Losartan is a common drug that has been used for over a decade to treat blood pressure. It works by relaxing or dilating blood vessels in the body, enabling them to carry more blood and subsequently easing blood pressure.
But researchers from Massachusetts General Hospital in the US believe the drug could aid cancer treatment and improve the life expectancy of cancer patients.
Following the successful trial in mice, the researchers found the blood pressure drug opened up blood vessels in tumours – a result that could aid conventional cancer-fighting methods and lengthen patients life expectancy.
The drug could prove to be particularly beneficial to those living with hard-to-treat or inoperable cancers and tumours, such as pancreatic cancer.
Currently, pancreatic cancer patients have a survival rate of 5 years or less, mostly because only one in ten patients will have a tumour that is potentially operable.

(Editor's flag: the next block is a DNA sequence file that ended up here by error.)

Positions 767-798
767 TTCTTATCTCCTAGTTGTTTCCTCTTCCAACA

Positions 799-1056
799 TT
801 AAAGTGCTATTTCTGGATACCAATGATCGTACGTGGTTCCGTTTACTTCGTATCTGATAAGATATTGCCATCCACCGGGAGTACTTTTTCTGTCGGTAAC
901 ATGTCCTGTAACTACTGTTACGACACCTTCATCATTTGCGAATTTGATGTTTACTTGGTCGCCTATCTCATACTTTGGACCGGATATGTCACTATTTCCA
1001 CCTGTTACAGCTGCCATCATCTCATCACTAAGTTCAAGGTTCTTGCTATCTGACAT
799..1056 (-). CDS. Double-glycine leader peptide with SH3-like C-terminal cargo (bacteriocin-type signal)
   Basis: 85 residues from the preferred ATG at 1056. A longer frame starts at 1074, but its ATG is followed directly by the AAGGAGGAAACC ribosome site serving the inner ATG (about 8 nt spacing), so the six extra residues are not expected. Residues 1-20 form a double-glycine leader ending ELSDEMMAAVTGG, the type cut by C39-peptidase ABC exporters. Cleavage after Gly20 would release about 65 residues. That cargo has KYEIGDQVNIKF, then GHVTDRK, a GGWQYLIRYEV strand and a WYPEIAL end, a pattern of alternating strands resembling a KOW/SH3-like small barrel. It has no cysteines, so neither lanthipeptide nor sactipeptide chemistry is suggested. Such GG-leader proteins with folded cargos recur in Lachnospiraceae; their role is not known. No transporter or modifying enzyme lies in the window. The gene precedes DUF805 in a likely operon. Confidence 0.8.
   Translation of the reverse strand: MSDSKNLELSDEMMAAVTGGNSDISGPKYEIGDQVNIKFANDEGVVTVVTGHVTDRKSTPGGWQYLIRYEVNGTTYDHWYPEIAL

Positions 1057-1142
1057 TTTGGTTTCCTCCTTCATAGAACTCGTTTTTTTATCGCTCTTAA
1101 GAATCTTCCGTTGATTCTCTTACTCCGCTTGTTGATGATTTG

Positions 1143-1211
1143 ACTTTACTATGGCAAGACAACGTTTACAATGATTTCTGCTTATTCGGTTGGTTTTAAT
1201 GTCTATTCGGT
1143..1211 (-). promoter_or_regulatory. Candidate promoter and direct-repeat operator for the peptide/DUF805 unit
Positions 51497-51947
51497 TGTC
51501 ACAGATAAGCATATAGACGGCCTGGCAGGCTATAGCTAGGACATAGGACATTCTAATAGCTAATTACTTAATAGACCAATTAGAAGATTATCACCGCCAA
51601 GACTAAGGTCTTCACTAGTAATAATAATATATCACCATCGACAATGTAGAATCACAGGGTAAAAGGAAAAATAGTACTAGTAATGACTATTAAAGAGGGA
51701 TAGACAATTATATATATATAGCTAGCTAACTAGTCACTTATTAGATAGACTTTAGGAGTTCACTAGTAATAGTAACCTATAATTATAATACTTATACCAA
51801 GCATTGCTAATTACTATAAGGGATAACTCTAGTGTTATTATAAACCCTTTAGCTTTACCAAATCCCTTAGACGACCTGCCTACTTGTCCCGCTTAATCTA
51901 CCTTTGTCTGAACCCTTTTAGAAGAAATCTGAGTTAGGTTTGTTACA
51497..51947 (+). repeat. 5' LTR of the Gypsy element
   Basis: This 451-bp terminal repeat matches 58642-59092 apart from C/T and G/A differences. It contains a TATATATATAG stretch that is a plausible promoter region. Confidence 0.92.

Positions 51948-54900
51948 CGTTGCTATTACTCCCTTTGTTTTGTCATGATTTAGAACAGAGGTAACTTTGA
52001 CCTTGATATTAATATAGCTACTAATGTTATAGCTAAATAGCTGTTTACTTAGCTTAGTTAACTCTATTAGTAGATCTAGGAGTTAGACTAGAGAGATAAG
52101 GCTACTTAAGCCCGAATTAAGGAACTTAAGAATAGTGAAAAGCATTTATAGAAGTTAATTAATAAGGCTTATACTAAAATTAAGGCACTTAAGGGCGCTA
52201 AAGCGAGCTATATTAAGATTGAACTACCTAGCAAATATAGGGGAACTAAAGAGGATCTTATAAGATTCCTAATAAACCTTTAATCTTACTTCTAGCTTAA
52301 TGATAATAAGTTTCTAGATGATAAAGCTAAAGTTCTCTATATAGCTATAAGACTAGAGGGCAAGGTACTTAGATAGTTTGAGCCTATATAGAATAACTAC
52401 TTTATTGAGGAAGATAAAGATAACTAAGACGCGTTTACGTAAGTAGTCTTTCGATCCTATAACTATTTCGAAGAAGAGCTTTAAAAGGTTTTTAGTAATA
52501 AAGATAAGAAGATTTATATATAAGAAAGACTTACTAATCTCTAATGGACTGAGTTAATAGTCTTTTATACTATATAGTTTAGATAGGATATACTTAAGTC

When given to mice, the Massachusetts research team found that Losartan improved blood flow in and around tumours, making it easier for chemotherapy drugs to be delivered to the target tumours.
The drug proved especially beneficial in mice with pancreatic and breast cancers. The subjects who were administered the blood pressure drug were found to live longer than their counterparts who were given chemotherapy treatment alone.
While the study’s authors, published in Nature Communications, cautioned that the drug would not cure those with inoperable cancer, they believe it could give patients a few more months or even years of life yet.
Researchers at the US hospital are now recruiting volunteer patients with inoperable pancreatic cancer to test the effectiveness of the drug alongside traditional cancer treatments.